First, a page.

■ Surrogate Costs Not Deductible. It is not only the estate tax that presents tax challenges to GLBT couples. There are many income tax challenges as well. For example, a recent case held that the costs of hiring a surrogate to bear a child are not a deductible as a medical expense. Magdalin v. Commr., 96 TCM (CCH) 491 (2008) , aff'd without published opinion (1st Cir. 2010).
■ Who Pays the Estate Tax. Reality is that most estate planning is done by bank clerks. So if your bank clerk told you to set up the ownership (title) to a bank or brokerage account as Pay on Death (“POD”) to your named heir, who pays the estate tax? If your will doesn’t expressly make the POD beneficiary pay his or her fair share of tax, and your state law apportionment statute doesn’t address it (or perhaps there is none), they’re off the tax hook and the beneficiaries under your will (or intestacy if no will) are going to bear the cost. If we get a 55% federal estate tax rate next year, that’s a whopper. Estate of Sheppard v. Schleis, 2010 WI 32 (Wis. May 4, 2010).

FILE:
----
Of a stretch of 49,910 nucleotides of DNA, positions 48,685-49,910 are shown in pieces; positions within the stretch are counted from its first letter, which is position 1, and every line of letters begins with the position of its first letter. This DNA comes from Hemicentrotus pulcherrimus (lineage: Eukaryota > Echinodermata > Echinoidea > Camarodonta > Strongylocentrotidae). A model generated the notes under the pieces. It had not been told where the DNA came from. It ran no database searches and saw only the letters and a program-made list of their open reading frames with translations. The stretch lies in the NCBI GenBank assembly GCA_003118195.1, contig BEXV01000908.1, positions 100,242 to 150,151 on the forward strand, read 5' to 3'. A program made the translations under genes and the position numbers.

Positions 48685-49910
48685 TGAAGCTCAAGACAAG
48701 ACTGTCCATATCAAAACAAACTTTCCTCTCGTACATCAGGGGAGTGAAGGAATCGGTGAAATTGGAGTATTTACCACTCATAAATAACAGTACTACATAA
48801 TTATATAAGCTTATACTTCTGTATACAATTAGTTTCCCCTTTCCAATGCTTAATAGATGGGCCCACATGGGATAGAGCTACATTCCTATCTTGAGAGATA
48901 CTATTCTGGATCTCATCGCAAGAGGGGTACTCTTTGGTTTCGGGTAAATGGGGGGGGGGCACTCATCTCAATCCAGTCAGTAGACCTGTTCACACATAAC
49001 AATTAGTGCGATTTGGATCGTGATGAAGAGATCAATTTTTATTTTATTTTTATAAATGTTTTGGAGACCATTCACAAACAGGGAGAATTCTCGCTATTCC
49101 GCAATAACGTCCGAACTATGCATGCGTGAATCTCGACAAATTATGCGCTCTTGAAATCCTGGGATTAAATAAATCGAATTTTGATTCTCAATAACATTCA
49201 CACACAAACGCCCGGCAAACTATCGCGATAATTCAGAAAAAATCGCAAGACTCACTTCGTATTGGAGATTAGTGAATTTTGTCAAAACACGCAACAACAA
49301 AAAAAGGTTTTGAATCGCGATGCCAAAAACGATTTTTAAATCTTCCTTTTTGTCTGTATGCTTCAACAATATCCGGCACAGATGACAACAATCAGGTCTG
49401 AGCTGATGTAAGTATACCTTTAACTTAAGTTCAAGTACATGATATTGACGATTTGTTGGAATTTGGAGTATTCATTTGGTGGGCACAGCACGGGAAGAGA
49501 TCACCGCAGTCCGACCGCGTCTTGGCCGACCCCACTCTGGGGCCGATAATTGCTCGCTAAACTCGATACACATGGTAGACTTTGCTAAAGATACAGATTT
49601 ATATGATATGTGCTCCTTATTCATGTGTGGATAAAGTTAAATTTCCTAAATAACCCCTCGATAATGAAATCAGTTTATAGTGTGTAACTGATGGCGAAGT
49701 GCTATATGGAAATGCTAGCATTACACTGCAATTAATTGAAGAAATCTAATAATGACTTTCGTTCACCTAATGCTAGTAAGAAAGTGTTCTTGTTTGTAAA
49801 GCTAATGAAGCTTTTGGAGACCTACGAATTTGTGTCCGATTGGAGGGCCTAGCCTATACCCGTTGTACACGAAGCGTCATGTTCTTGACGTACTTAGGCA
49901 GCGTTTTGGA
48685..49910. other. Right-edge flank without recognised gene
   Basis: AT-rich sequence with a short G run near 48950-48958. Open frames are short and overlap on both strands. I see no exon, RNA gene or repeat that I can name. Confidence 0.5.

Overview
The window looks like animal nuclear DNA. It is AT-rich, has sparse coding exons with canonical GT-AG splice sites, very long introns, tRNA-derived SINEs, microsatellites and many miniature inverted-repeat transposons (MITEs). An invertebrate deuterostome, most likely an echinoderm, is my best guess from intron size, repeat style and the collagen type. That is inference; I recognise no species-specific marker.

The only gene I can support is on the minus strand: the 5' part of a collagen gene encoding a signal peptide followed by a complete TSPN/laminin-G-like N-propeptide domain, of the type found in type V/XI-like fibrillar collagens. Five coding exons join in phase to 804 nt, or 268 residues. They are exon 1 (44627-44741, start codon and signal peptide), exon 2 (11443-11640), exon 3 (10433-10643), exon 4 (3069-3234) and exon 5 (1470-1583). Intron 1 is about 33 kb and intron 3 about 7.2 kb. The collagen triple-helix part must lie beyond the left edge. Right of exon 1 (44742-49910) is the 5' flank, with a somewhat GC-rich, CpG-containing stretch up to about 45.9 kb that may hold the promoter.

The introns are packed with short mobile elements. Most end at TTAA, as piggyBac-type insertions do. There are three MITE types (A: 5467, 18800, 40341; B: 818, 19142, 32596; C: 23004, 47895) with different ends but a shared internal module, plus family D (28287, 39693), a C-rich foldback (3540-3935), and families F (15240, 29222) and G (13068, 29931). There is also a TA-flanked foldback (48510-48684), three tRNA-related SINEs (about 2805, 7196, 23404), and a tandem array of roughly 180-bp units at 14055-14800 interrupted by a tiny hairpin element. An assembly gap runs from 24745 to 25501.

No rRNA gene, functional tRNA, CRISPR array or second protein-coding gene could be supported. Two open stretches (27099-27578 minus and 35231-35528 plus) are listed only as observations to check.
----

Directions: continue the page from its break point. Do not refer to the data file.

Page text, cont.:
■ Be Reasonable to have “Reasonable Cause”. The taxpayer had relied on his CPA to handle payroll tax payments and filings but the CPA never follow up. If a taxpayer can demonstrate that there was “reasonable cause” and not the taxpayer’s willful neglect. Penalties were imposed and the taxpayer argued that it had reasonable cause not to pay because it relied on its CPA. IRZC Sec. 6651(a)(1). To avail itself of this leniency the taxpayer must demonstrate that it exercised ordinary business care and prudence. The court noted that a failure to file on a return timely is not excused by reliance on an agent. Penalty assessments were upheld. McNair Eye Center, Inc. v. Comr., TC Memo. 2010-81.
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